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Granted the built in options for styling an ordered list aren't much. Luckily however, there's a number of ways we can spice things up with custom markers. In this lesson I'll show you two different techniques. One, dead simple and another a bit more complex, but with more control. First, let's look at the pure CSS single property solution, list style image. As the name implies, the property will swap out the default marker, the bullet, for whatever image you specify.
As you can see by looking at line 44, I've added an ID of listStyleImage to my UL tag to make it easier to handle the CSS. Let's switch now to the CSS file. Here, near the bottom of the page,you can see I have a section for my listStyleImage rule. I'm just going to add the needed property and the URL value. And that property is again list hyphen, style, hyphen, image then I'll put in the key word URL followed by parenthesis and the path to the image, which is going to be dot, dot, slash images slash arrow.png.
Let me close this off with a semicolon. I'll save and head back to the browser. Let me click refresh. And there's our little orange arrows. Very easy and straightforward. Keep in mind though, that there's no real way to size the list image with CSS. So you need to make the image the proper size for your list items in whatever graphics program you're using. You should also be aware that the position of the bullet may vary from browser to browser. Something else you don't have power over.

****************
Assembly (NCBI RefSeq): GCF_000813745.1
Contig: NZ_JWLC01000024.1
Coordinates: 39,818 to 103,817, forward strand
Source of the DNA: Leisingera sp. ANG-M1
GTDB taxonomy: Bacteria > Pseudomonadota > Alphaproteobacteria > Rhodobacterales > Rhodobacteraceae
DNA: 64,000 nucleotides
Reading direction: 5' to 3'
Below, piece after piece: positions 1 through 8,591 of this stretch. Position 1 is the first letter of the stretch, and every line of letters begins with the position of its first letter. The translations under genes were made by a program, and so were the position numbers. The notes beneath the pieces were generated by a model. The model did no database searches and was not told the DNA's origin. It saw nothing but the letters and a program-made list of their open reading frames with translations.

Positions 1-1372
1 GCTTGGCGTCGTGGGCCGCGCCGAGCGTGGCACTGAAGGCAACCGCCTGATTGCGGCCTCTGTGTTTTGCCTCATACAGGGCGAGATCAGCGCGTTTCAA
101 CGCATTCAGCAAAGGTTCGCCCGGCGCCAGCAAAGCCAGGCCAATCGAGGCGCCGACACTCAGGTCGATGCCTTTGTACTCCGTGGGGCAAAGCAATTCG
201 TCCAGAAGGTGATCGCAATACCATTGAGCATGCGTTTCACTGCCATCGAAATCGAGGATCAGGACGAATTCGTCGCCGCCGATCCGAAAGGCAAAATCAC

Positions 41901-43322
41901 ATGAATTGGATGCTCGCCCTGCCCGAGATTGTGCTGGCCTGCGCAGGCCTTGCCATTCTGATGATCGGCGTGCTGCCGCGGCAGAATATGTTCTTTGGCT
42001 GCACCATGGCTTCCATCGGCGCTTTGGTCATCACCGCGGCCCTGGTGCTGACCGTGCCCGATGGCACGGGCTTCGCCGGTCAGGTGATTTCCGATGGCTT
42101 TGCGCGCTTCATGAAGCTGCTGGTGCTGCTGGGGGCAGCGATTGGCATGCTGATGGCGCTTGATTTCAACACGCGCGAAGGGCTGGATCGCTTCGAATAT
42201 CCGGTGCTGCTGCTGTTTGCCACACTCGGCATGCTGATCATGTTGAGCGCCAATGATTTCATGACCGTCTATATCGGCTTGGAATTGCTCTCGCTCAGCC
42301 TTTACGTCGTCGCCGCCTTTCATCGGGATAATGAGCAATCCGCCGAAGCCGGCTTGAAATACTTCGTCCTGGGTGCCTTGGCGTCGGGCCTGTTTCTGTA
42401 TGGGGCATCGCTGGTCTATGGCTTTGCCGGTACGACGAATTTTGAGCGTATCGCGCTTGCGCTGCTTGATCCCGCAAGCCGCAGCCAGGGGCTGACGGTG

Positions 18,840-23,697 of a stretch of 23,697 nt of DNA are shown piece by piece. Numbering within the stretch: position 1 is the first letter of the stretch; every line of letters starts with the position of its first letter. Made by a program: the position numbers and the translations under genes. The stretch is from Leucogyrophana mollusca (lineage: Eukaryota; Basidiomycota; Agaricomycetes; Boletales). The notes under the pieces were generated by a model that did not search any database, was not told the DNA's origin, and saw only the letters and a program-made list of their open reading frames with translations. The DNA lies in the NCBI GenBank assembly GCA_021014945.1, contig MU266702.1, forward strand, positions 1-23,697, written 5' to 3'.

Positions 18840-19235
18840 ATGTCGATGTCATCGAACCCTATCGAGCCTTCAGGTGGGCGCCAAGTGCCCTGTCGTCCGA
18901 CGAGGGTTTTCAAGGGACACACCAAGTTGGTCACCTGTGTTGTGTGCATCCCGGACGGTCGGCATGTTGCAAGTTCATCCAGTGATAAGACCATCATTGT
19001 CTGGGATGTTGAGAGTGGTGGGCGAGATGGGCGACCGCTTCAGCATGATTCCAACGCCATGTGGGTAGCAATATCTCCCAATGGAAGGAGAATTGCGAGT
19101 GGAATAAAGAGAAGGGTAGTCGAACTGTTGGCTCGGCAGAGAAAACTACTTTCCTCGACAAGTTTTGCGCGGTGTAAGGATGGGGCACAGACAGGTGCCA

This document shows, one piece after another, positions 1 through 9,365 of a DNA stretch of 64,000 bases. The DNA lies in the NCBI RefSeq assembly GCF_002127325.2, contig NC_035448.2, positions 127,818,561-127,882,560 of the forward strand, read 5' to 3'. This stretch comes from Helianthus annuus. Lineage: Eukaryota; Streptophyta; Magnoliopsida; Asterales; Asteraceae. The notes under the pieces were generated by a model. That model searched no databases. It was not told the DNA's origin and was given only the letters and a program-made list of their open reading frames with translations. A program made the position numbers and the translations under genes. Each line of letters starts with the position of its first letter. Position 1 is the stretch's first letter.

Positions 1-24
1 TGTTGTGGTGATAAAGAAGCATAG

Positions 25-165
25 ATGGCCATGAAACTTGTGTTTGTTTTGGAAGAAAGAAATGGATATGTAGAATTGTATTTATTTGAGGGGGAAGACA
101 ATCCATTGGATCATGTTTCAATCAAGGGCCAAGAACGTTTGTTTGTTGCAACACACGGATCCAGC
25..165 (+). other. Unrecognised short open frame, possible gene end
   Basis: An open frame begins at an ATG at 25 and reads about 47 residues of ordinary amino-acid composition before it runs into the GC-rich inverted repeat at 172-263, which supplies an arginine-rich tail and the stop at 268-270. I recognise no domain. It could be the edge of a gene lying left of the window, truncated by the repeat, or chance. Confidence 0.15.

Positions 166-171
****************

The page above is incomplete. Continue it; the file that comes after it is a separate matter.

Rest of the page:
Let's look at a different technique using background images. This method requires a bit more code but gives you tons more control. I've already started the process in the file called background-image.htm. Again, it's down around line 44. You can see that my UL tag now has an ID of background image. So, in the same CSS file, we're going to hone in on the background image rules now. Let's start on line 679 right now I just have the one rule and again I've specified that I want to select my ul tag with the background image ID.
You may notice I've zeroed out the left padding that's because I'm going to spcecify the padding in my next rule which will select the list item within the UL tag. Alright, we're ready to code our second rule. So, main content, UL background image, LI for list item. First, I'll set the list style type to none. Now I am going to bring in my background image. Again we're picking it up from the same URL ../images/arrow.png. These properties are applied just like you are putting a background image in a div.
After specifying the image, lets define the background position. I'll place it in the center, left. Now lets make sure it doesn't repeat, by using the no repeat value. Finally, lets set up our padding. Top is zero, right is zero, bottom is zero and the final value left, I'll set to one m. I'll save my changes, now let's go take a look at the finished product in the browser.
I have to open up the file. Again, we have a nice little bullet image finally tuned. And again there's our graphic images but this time we have a little bit more control over the actual placement. Custom images can definately bring a personalized style to your unordered list. All with a minimum of effort.
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